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Showing content with the highest reputation since 05/24/2020 in all areas

  1. 1 point
    Hello, I have two Macropanesthia rhinoceros nymphs that are approximately seven months old. Over the past couple of months, it would appear that they are becoming less active. I seldom see them at night and their leaves are not being disturbed on the surface. Previously, they would take bites out of their leaves or transport small pieces underground. I am able to view them by peering through the glass underneath their enclosure and they are alive, but not coming to the surface to eat. Has anyone else experienced this? Their enclosure is a ten gallon fish tank with 4" of substrate (organic potting soil, sand, coir mix). I water the center portion to give them options for dampness. They are third generation raised on oak leaves. They are indoors and the temperature is in the low '70s. There is very little information available on these little guys and I'm hoping to give them long, healthy lives!
  2. 1 point
    Thanks for your response! I did see some posts on here regarding molting issues in captivity, so I really appreciate you addressing that point.
  3. 1 point
    Well first off, unless the soil is incredibly stable, I'd make it far more shallow, these roaches live in deep, almost cavernous burrows in stable soil in the wild, and thus never have to molt covered with substrate like "substrate swimming" burrowers do... If they have substrate covering them in captivity while they molt, this often leads to fatal mismolts, thus a lot of people recommend only using a CM or so of substrate for nymphs, basically making the enclosure mimic one of their burrow chambers. Secondly, these roaches aren't all that active normally, and given the fact their growth slows down as they get older, I'd say the behavior you're seeing is normal.
  4. 1 point
    I put a photo of mate guarding between the two species in the Isopod Zoology book but I thought it was all just in fun at that time.
  5. 1 point
    I may be jumping the gun but the spots on some of the partly grown "klugii" look like short stripes (a line instead of a spot). They are only about 4 mm but I don't remember klugii babies looking like that before.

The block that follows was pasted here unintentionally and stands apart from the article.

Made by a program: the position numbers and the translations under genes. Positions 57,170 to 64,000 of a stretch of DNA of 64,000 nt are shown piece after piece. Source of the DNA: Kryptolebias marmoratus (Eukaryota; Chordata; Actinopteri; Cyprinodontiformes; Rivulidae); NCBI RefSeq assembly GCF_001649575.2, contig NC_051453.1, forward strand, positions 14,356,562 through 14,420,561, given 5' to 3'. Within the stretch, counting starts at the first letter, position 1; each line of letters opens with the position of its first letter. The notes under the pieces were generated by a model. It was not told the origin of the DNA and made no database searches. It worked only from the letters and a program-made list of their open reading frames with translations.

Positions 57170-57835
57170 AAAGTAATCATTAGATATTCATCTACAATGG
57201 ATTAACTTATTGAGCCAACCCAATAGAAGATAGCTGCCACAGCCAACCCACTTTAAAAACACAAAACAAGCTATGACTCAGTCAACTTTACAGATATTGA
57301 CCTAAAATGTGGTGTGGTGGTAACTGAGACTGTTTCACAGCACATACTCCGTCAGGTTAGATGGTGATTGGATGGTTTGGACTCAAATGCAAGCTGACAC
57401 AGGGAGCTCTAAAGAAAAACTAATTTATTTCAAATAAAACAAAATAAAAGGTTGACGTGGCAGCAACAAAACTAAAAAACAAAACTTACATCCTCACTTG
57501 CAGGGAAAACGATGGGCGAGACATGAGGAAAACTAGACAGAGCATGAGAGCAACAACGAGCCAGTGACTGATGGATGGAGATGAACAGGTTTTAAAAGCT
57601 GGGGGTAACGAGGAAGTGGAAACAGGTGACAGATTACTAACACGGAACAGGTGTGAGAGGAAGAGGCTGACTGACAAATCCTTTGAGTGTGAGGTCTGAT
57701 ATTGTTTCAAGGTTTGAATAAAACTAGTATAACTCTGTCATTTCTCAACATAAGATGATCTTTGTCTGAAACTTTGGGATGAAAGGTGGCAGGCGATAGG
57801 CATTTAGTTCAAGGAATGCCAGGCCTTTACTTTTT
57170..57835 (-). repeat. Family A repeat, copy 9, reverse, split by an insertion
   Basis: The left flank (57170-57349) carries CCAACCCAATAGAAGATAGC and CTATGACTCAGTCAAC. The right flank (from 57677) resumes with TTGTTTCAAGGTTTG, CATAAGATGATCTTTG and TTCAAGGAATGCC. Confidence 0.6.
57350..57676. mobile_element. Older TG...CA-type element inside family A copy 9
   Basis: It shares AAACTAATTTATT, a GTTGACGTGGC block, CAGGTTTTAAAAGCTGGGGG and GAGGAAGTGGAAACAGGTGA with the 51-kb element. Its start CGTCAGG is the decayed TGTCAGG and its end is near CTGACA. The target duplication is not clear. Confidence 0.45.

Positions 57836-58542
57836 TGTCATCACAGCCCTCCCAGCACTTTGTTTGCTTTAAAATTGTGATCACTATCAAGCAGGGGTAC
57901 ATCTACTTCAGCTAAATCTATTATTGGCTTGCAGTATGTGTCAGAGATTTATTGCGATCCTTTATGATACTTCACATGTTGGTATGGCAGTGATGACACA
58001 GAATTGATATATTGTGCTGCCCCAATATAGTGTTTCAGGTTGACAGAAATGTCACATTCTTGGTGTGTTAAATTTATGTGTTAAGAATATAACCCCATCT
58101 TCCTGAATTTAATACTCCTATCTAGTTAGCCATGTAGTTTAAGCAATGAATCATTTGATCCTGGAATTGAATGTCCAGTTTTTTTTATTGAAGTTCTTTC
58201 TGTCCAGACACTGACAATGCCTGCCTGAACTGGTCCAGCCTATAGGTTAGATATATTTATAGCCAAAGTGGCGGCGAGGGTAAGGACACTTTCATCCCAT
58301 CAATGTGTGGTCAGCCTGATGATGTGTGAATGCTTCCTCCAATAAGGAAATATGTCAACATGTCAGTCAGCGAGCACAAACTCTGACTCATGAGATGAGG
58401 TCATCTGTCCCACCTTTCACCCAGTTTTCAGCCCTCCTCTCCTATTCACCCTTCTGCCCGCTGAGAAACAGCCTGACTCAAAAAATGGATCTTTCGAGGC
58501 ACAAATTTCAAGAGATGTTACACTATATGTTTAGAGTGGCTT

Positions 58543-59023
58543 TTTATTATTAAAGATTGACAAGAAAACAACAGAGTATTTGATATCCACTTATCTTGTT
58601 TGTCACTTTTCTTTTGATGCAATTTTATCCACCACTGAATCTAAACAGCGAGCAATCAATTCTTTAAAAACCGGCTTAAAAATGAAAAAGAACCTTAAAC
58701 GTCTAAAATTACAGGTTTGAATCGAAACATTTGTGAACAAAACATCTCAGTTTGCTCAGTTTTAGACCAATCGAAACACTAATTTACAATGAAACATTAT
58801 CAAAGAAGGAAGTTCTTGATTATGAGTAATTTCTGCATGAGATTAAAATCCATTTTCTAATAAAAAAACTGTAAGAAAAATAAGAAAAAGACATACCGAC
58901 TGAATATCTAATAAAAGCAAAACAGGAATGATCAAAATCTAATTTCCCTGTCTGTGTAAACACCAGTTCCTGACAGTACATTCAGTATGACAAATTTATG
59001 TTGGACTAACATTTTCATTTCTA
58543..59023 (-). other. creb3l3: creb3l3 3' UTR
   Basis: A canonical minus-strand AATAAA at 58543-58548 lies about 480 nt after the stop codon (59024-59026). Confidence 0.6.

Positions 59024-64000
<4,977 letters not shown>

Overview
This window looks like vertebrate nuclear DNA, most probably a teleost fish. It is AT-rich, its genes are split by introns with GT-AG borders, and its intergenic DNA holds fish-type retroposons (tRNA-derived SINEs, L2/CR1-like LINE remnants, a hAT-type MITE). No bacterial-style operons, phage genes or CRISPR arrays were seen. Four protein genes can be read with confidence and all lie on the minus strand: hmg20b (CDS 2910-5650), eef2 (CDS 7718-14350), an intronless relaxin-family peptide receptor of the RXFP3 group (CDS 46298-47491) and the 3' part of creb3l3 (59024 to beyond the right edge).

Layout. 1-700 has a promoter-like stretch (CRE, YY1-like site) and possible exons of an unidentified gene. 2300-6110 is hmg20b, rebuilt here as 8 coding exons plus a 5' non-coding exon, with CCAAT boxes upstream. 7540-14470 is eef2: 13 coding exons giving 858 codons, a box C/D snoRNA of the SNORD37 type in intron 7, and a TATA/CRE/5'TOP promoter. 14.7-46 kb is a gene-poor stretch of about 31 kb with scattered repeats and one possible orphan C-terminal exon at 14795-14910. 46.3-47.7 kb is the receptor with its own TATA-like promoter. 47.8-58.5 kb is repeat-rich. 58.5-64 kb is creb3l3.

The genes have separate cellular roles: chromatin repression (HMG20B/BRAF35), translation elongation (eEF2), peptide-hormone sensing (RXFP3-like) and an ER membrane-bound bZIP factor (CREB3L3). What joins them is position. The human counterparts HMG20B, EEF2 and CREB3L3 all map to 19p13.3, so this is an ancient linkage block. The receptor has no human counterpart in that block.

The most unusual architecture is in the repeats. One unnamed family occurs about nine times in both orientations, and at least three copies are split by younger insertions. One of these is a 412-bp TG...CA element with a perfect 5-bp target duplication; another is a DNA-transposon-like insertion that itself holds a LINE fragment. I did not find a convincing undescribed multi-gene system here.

6. 1 point
    I grew up in Southern California where you could lift rocks and find isopods. You could also walk into the bathroom at midnight and find the cockroaches dancing on the toilet singing "We. Are. Family!" My former military life brought me to Alaska 20 years ago and my boring day job is in local government in the area of finance/risk management. Three years ago I rescued a bearded dragon, bought two more fancy morphs and then started breeding my own feeders because the little boogers were eating me out of house and home. It's difficult and expensive to get live feeders in Alaska, especially in the winter months. My reptile friends started asking if they could buy feeders from me and eventually my adult daughter and I formed Alaska Bug Dealers and we have been doing "bug deals" in parking lots since 2018. I think I missed my calling because I absolutely love playing with bugs and I'm addicted to buying new species. We currently rear dubia, orangehead, red runner, hissers, silkworms, hornworms, mealworms, superworms, springtails and just started working with 13 species of isopods. On the side I produce theatre shows specializing in burlesque, cirque and cabaret. I also dance and sing. I'm currently working on a cockroach act. Between all the glitters and critters my husband is ready to vacate the premises. Ps. It's Peter March's fault that I'm here.
  7. 1 point
    Some people pour boiling water into the substrate. You can also bake it . . . I believe 2 hours at 250 degrees, but be sure the substrate your baking is moist or it will burn, and set off all your fire alarms. Whatever you choose to do, be careful with boiling water and with baking flammable stuff. Good Luck!
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